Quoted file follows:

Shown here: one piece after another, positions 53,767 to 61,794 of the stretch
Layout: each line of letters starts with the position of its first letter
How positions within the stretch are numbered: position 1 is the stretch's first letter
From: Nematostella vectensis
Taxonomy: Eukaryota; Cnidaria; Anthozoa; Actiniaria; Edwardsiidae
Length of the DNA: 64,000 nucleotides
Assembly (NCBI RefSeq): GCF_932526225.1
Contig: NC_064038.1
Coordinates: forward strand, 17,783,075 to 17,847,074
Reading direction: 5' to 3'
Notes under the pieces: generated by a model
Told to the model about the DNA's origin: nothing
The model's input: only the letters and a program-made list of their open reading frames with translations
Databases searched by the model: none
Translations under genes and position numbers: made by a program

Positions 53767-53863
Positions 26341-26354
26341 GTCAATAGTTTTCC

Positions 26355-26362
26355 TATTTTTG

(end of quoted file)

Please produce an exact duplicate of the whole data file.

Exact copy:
Shown here: one piece after another, positions 53,767 to 61,794 of the stretch
Layout: each line of letters starts with the position of its first letter
How positions within the stretch are numbered: position 1 is the stretch's first letter
From: Nematostella vectensis
Taxonomy: Eukaryota; Cnidaria; Anthozoa; Actiniaria; Edwardsiidae
Length of the DNA: 64,000 nucleotides
Assembly (NCBI RefSeq): GCF_932526225.1
Contig: NC_064038.1
Coordinates: forward strand, 17,783,075 to 17,847,074
Reading direction: 5' to 3'
Notes under the pieces: generated by a model
Told to the model about the DNA's origin: nothing
The model's input: only the letters and a program-made list of their open reading frames with translations
Databases searched by the model: none
Translations under genes and position numbers: made by a program

Positions 53767-53863
Positions 26341-26354
26341 GTCAATAGTTTTCC

Positions 26355-26362
26355 TATTTTTG